Week 5: Bio production

Summary

This week we discussed about engineering a microbes to produce interesting small molecules and the advantage in yield over conventional chemical synthesis. We reviewed design, build and test strategies that are appropriate for engineering the metabolism of bacteria and yeast.

Fig.1: Lecture was given by Patrick Boyle from Ginkgo Bioworks!

Design Assignment

1. What chassis and pathway will you use?

Estradiol.
Fig.2: Estradiol - our target molecule.

The target molecule we chose is estrogen (estradiol) beginning with an endogenous cholesterol precursor. It is actually possible to use the cholesterol from egg yolks after some purification [source].

Fig.3: Isolation of Cholesterol from an Egg Yolk.

First, we researched metabolic pathways for estrogen biosynthesis and pinpointed the associated enzymes for the synthesis of our molecule (see red squares in Fig. 4).

Fig.4: Biosynthesis of estrogen.

You can also see the isolated pathway in the following image taken from KEGG. KEGG is a database resource for understanding high-level functions and utilities of the biological system, such as the cell, the organism and the ecosystem, from molecular-level information, especially large-scale molecular datasets generated by genome sequencing and other high-throughput experimental technologies. Our desired pathway is highlighted in yellow.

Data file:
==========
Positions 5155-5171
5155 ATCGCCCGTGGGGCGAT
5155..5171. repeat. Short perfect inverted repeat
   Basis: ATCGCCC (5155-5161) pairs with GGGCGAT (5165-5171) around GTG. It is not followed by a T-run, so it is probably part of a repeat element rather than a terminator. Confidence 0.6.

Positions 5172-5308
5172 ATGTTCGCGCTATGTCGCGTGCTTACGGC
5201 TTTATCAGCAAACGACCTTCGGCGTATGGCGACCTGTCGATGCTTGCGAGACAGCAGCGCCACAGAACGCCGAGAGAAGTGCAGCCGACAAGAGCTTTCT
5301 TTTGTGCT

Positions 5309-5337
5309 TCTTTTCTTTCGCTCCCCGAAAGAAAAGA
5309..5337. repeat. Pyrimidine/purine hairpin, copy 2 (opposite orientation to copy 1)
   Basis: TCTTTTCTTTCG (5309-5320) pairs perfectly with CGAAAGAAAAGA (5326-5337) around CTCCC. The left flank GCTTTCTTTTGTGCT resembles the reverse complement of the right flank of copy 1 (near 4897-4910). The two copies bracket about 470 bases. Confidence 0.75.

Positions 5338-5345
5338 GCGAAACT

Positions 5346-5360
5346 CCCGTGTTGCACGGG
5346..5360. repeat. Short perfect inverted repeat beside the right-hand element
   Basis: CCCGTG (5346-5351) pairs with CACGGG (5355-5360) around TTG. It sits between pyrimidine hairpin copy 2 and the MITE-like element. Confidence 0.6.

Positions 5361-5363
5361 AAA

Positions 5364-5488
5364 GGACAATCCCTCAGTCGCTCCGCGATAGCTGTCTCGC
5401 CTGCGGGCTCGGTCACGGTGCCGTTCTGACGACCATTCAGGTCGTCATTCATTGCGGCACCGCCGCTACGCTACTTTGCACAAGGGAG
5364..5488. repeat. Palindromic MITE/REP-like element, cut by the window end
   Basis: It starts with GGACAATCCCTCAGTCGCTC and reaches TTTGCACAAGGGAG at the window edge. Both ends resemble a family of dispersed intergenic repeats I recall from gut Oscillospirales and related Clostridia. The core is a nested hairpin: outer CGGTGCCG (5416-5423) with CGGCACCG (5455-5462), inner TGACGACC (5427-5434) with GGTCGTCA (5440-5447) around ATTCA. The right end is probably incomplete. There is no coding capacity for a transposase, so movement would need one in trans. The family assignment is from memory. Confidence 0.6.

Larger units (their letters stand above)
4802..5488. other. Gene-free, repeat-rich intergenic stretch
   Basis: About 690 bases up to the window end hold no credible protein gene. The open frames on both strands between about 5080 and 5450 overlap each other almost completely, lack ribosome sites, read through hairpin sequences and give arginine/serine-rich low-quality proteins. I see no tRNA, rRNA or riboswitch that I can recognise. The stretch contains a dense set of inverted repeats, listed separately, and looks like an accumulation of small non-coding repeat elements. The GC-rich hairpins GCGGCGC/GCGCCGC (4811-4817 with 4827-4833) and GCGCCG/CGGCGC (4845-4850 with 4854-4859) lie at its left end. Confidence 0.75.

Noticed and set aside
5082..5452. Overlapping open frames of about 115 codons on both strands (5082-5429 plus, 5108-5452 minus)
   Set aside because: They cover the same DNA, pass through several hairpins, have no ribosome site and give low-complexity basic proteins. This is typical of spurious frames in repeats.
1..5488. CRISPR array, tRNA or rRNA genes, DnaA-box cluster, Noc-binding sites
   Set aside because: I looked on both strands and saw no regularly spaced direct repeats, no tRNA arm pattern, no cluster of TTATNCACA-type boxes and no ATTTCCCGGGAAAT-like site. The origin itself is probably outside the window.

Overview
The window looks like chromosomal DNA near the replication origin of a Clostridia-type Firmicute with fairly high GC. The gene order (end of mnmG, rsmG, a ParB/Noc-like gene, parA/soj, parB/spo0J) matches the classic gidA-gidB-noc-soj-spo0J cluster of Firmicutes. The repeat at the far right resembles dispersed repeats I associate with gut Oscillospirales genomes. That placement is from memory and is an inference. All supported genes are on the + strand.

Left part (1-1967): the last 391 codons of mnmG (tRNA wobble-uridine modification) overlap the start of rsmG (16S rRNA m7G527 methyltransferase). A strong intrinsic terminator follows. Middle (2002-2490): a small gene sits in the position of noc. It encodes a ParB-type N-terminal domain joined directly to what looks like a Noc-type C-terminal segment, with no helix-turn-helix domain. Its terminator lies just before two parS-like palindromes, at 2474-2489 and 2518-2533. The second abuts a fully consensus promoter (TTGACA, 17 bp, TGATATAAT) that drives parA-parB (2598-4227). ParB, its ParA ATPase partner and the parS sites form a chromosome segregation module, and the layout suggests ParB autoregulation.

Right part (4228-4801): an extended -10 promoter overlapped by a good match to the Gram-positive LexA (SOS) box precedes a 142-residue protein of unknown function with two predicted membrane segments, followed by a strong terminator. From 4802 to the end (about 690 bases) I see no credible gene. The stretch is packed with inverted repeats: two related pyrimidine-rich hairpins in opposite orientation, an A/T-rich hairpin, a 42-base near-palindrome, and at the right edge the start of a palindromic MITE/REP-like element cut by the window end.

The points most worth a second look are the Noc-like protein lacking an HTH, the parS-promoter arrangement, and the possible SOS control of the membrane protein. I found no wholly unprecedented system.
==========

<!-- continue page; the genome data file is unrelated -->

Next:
Fig.5: Selected metabolic pathway.

Required Enzymes

  1. cholesterol monooxygenase side-chain-cleaving
  2. CYP17A1
  3. 3beta-hydroxy-Delta5-steroid dehydrogenase
  4. steroid Delta-isomerase
  5. aromatase; CYP19A1
  6. estradiol dehydrogenase

In addition, with CYP1A1 we can go to ESTRIOL (Target estrogen, predominant during reproductive years). The creation of a synthetic protein through 8 enzymes is no small task, so we must next decide how we will test the efficacy of this hypothetical pathway design.

2. How will you measure product formation?

We can add a GFP reporter protein gene gated by an estrogen receptor. “Tightly Regulated, beta­estradiol Dose­Dependent Expression System for Yeast” (2000)

Fig.6: GFP Reporter.

Other methods are commercially available estrogen tests in the form of a Fertility Monitor (right).:

Fig.7: ClearBlue Fertility monitor estrogen sensor.